State Commission Investigates 2014 City Council Campaign Committee ChicoSol story prompts probe into PAC that worked to oust Chico mayor

By Dave Waddell

The state Fair Political Practices Commission has opened an investigation into a political action committee that targeted former Chico mayor Scott Gruendl in the 2014 City Council race.

The PAC, called Butte County Awareness and Accountability, and its treasurer, Thomas Kozik, are under investigation as a result of an in-depth story about their activities published two months ago by ChicoSol, said Dylan Levine of the FPPC’s Enforcement Division. The FPPC said it would not comment on any specifics of its investigation while the probe is under way.

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Black Lives Matter Rally Speakers call for Dialogue, Tolerance

photo by Karen Laslo

photo by Karen Laslo

Pastor Vince Haynie paused for a photo with Anjoli Frazier, 13, and Jaded Frazier, 11, at City Plaza July 10 at the close of a Black Lives Matter rally at City Plaza in Chico. The rally drew about 100 people as protests were underway in many American cities over police shootings in African-American communities and in particular the fatal shootings of Philando Castile in Minnesota and Alton Sterling in Louisiana. Some of those attending the Chico rally wore white t-shirts that had red stains. Anjoli said she and her sister wore the shirts to represent “all the blood that has been shed by people of color.”

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How Soaring Campaign Spending Shaped
‘14 City Council Race
PAC Led by Former Tea Party Leader May Have Broken State Law

Tom Kozik

by Dave Waddell

Before he created a political action committee that appears to have broken state law while attacking former Chico mayor Scott Gruendl, Tom Kozik for years orchestrated and recorded Chico Tea Party meetings.

And at those meetings, as attendance appeared to steadily dwindle, Kozik occasionally made some bizarre claims. Most notably, at a gathering of Tea Party Patriots in 2014, Kozik quoted a Soviet dictator in criticizing President Barack Obama’s health care law.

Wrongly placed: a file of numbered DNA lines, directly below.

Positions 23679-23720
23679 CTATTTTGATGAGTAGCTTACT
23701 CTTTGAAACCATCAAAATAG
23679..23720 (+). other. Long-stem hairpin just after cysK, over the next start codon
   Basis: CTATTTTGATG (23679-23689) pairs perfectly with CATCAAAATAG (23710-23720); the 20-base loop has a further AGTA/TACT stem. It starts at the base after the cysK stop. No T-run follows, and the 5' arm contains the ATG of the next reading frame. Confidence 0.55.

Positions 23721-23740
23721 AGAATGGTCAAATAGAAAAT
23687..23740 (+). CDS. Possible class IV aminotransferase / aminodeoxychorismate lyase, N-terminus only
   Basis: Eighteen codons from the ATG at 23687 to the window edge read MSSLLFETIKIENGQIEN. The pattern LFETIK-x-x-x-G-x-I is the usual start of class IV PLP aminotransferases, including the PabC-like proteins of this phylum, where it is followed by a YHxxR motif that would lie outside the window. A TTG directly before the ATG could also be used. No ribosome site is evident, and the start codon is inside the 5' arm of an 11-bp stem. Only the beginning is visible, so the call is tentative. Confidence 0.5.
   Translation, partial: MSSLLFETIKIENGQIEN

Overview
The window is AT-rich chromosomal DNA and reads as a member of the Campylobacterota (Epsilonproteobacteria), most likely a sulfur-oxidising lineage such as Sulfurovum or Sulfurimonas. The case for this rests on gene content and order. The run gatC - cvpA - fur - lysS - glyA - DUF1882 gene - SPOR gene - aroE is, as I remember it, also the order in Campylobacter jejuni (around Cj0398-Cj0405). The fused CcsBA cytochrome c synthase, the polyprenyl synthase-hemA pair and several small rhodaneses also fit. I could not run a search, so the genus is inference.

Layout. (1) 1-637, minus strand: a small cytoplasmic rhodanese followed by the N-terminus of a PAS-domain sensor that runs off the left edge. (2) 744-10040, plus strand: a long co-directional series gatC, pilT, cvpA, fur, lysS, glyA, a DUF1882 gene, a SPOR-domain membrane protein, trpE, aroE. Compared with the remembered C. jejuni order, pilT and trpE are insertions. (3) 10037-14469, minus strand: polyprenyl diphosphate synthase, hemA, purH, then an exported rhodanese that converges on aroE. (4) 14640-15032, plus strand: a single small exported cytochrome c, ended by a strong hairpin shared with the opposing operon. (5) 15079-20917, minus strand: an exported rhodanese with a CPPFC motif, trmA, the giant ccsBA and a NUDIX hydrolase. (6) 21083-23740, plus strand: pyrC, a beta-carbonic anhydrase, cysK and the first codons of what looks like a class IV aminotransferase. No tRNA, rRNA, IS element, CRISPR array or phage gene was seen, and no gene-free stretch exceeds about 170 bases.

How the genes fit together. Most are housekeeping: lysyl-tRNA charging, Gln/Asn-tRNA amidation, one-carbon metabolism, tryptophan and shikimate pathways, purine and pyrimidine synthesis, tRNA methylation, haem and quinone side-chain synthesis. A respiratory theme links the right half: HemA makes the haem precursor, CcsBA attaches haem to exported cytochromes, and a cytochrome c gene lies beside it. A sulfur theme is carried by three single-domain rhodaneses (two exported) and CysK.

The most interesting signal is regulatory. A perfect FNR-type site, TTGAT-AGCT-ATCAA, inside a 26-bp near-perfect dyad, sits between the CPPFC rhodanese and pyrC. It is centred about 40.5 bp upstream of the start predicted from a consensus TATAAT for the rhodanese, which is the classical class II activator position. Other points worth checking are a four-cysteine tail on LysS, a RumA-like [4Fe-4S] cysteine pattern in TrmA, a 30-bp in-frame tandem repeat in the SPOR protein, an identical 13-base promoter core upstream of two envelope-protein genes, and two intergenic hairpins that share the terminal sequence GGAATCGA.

“It looks like ‘Obamacare’ is set to collapse into a single-payer healthcare system, and this is what they call the ‘crown jewel of socialism,’ and that’s a quote from …,” said Kozik, pausing momentarily for effect, “ … Lenin.”

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Meeting with a Chef on the Road to Adulthood

Chef Thomas Rider

photo by Gabby Miller

Chef Thomas Rider prepares Strawberry Caprese Crostini with local strawberries.

by Gabby Miller

He stood before a crowd of college students and alumni. On the table in front of him was a basket full of fresh fruits and vegetables displaying the colors of the rainbow. A grey Chico State Wildcats baseball cap sat on his head, and his black chef’s jacket was lined with red trim and embroidered with his name and title on the front.

It read: “Thomas Rider, Executive Chef.”

“I’m on the Food Network at Chico State,” he said, receiving chuckles from the audience.

On the rainy Thursday evening before spring break more than 60 students arrived at CSUC’s Bell Memorial Union to watch Rider—the executive chef for Associated Students—put on a show.

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see slideshow Occupy Chico State

slideshow by Erik Aguilar

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Redistricting to Shift Voting Districts;
Citizen Engagement Limited

Seng Yang

photo by Leslie Layton

Seng Yang, program director for the Hmong Cultural Center, says he’d like to know more about what redistricting might mean for Butte County’s Hmong community.

by Leslie Layton

CHICO, Calif.—For the past 24 years, Republican Congressman Wally Herger has represented a swath of Northern California, seldom facing opponents who have had the financing or support to present a serious challenge. Yet, throughout the Northern Sacramento Valley, residents say they’re eager for competitive campaigns that address high unemployment and poverty rates, immigration reform and health care.

Redistricting, now underway by the California Citizens Redistricting Commission, has given some hope to Democratic Party strategists that they might be able to better compete in conservative central California. But the voting maps released last week by the redistricting commission would also reduce the number of Latino voters in the district represented by Herger. That concerns some Democrats, who see ethnic diversity as the future of the party.

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